Overall theme: The endoplasmic reticulum stress response known as the “Unfolded Protein Response” (UPR) has been implicated in such diverse processes as viral infection, cancer, neurodegenerative disease, autoimmune diseases, diabetes and cardiovascular disease.
In our lab, we have noted that macrophages undergoing an Unfolded Protein Response produce synergistic levels of IFN-β, a cytokine that plays diverse roles in many aspects of autoimmune disease, and the pro-inflammatory cytokine IL-23. Beyond the impact on cytokine production, we have been determining the role of this fascinating stress response on host responses to bacterial and viral pathogens.
Current research areas:
1) Brucella: Brucellosis is the most prevalent zoonosis worldwide. To replicate, the causative organism, Brucella spp. invades macrophages and forms an ER derived vacuole. Brucella also induces a massive reorganization of the ER (imaged by anti-calreticulin staining in the figure) and triggers a UPR. The UPR may affect multiple aspects of pathogenicity, including cytokine production, bacterial replication, host cell apoptosis, antigen presentation and memory. Current projects are investigating the role of the UPR in Brucella pathogenesis, and mechanisms of innate immune sabotage by Brucella.
2) Rhinovirus: Gene polymorphism at 17q21 is one of the most powerful predictors for the development of childhood asthma. One gene at that locus encodes an ER-resident protein ORMDL3 that regulates ER calcium and the UPR. We have identified a striking association between extent of ORMDL3 upregulation during infection and rhinovirus induced ER stress, type I IFN induction, and viral replication. Current efforts are aimed at teasing apart the causal mechanisms underlying the noted associations.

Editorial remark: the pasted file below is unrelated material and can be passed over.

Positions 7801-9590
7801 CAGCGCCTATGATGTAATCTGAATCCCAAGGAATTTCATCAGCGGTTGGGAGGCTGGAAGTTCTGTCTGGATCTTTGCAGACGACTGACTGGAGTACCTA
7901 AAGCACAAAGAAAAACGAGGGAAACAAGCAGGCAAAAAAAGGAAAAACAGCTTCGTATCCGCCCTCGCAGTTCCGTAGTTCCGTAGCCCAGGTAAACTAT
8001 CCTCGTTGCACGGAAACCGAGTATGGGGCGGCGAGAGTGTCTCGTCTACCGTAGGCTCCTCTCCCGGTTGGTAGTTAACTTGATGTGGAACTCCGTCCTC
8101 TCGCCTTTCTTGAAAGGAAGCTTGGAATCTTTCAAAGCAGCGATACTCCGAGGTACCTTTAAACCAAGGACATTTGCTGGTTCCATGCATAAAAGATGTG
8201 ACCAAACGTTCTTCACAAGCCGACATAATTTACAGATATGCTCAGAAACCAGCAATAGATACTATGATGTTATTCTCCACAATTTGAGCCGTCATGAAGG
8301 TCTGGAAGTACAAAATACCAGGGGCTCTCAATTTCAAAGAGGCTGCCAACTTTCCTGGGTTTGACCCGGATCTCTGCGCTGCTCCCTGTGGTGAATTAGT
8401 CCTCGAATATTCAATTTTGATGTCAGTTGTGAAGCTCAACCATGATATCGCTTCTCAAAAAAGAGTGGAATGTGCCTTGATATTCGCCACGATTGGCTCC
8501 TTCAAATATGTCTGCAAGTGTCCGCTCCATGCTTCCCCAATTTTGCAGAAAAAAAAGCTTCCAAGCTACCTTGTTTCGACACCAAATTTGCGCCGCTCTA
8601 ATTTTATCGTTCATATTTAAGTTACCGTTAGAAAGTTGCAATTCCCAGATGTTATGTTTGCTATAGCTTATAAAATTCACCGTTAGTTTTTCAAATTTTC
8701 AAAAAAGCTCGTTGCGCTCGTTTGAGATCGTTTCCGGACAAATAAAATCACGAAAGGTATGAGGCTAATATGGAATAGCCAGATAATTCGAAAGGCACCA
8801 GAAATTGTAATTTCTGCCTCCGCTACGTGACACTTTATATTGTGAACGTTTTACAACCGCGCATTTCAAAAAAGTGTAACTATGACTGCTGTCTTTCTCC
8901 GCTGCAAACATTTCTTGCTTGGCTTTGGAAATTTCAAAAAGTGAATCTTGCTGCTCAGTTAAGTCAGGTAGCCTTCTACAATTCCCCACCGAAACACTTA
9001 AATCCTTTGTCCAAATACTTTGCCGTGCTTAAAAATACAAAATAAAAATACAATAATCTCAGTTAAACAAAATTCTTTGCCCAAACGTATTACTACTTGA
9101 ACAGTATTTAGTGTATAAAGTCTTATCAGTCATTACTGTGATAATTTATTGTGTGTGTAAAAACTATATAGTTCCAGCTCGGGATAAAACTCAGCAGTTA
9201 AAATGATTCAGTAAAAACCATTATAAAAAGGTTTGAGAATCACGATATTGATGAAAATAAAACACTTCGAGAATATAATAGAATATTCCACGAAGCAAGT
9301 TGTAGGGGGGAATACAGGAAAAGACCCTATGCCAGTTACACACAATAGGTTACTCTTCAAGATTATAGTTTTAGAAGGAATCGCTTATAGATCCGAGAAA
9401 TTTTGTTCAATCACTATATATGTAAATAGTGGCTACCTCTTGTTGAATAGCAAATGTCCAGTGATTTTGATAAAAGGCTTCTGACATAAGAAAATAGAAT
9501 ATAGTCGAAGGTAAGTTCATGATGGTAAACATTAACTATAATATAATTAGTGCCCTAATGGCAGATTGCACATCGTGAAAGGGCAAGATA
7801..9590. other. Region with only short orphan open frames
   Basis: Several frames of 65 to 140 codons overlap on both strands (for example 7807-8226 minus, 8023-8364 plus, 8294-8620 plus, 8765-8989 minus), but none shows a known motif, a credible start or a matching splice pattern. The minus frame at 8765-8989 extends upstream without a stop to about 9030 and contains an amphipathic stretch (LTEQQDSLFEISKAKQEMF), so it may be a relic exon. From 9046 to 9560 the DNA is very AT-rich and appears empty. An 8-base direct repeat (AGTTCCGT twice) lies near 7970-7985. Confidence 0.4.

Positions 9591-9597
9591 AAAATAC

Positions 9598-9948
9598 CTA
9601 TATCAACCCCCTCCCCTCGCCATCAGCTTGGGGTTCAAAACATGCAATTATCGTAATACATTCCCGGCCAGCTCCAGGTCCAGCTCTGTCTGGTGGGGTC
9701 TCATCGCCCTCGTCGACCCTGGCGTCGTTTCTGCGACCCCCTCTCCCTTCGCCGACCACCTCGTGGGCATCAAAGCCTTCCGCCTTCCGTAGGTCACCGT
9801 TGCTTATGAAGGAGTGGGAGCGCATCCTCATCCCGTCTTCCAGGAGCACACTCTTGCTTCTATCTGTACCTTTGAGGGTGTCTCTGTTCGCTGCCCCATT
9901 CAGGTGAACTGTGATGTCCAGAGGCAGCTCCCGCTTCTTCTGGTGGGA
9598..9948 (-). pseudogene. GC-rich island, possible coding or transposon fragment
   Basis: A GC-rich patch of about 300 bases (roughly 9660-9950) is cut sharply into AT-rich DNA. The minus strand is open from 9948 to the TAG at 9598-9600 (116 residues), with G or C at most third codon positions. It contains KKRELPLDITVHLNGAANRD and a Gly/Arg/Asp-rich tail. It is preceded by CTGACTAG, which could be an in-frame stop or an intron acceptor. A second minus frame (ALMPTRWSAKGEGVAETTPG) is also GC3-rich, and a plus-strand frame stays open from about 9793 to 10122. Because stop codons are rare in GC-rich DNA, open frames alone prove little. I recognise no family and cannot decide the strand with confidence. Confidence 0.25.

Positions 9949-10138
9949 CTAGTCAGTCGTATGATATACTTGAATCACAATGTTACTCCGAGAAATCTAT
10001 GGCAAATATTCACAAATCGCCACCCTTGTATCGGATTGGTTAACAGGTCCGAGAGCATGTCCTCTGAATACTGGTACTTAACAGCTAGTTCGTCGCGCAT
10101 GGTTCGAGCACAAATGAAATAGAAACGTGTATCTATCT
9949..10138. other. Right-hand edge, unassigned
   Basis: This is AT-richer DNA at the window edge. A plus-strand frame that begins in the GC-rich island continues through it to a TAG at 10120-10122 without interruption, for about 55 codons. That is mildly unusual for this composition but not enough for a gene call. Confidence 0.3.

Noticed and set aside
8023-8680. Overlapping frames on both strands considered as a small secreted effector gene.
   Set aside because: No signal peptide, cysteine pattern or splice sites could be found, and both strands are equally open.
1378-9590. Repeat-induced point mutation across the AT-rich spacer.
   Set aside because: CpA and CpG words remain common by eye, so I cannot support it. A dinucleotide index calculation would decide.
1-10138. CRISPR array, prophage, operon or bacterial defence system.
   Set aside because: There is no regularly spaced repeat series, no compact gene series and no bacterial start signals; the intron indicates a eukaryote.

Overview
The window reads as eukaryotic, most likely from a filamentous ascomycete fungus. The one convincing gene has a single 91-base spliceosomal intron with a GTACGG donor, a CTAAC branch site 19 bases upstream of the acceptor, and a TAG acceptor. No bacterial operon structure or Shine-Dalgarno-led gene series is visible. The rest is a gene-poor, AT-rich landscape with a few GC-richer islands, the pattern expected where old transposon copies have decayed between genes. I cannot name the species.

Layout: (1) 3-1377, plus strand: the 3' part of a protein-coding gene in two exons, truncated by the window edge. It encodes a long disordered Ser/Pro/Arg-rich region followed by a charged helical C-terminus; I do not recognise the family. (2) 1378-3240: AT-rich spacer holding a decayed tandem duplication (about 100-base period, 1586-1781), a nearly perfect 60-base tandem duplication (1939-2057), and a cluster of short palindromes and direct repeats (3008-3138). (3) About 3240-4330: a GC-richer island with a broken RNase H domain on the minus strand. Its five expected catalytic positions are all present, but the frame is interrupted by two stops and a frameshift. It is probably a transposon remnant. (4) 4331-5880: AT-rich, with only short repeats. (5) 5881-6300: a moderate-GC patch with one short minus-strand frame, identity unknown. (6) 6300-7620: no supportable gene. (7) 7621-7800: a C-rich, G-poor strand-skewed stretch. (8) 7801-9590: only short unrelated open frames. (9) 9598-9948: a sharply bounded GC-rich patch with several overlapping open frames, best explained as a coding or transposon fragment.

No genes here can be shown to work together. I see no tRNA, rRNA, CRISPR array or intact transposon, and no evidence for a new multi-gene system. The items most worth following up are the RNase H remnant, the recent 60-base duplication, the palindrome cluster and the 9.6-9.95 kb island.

3) Spondyloarthritis: One form of arthritis, known as spondyloarthritis, is strongly linked to the MHC class I allele HLA-B27, a protein that misfolds and induces a UPR. We have found that macrophages from spondyloarthritis patients produce greatly increased IL-23, even apart from obvious UPR induction. Current efforts are focusing on understanding the genetic and biochemical mechanisms supporting cytokine dysregulation
Lab Members: Dr. Jerome Harms, Scientist, Dr. Yi-Ping Liu Ph.D. Assistant Scientist